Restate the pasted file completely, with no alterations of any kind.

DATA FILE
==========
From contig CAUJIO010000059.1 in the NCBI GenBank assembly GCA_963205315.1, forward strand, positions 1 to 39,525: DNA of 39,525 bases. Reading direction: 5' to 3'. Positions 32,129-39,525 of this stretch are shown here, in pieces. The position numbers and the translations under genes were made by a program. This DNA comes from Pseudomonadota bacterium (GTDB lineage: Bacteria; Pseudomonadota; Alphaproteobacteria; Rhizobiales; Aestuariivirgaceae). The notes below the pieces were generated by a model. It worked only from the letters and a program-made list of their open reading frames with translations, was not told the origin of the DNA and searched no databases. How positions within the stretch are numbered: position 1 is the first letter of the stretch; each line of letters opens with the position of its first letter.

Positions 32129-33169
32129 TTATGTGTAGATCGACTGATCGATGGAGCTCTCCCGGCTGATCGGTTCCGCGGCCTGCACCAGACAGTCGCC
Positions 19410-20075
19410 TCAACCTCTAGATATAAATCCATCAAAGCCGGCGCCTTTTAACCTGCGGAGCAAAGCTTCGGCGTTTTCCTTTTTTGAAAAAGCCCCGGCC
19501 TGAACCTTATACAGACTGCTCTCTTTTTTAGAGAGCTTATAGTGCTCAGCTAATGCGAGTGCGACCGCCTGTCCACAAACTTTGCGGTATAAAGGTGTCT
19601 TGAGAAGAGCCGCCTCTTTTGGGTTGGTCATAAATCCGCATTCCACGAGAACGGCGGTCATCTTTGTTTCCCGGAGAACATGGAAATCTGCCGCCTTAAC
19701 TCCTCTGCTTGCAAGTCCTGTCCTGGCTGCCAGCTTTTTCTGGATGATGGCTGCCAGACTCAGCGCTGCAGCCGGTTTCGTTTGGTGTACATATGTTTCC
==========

From contig CAUJIO010000059.1 in the NCBI GenBank assembly GCA_963205315.1, forward strand, positions 1 to 39,525: DNA of 39,525 bases. Reading direction: 5' to 3'. Positions 32,129-39,525 of this stretch are shown here, in pieces. The position numbers and the translations under genes were made by a program. This DNA comes from Pseudomonadota bacterium (GTDB lineage: Bacteria; Pseudomonadota; Alphaproteobacteria; Rhizobiales; Aestuariivirgaceae). The notes below the pieces were generated by a model. It worked only from the letters and a program-made list of their open reading frames with translations, was not told the origin of the DNA and searched no databases. How positions within the stretch are numbered: position 1 is the first letter of the stretch; each line of letters opens with the position of its first letter.

Positions 32129-33169
32129 TTATGTGTAGATCGACTGATCGATGGAGCTCTCCCGGCTGATCGGTTCCGCGGCCTGCACCAGACAGTCGCC
Positions 19410-20075
19410 TCAACCTCTAGATATAAATCCATCAAAGCCGGCGCCTTTTAACCTGCGGAGCAAAGCTTCGGCGTTTTCCTTTTTTGAAAAAGCCCCGGCC
19501 TGAACCTTATACAGACTGCTCTCTTTTTTAGAGAGCTTATAGTGCTCAGCTAATGCGAGTGCGACCGCCTGTCCACAAACTTTGCGGTATAAAGGTGTCT
19601 TGAGAAGAGCCGCCTCTTTTGGGTTGGTCATAAATCCGCATTCCACGAGAACGGCGGTCATCTTTGTTTCCCGGAGAACATGGAAATCTGCCGCCTTAAC
19701 TCCTCTGCTTGCAAGTCCTGTCCTGGCTGCCAGCTTTTTCTGGATGATGGCTGCCAGACTCAGCGCTGCAGCCGGTTTCGTTTGGTGTACATATGTTTCC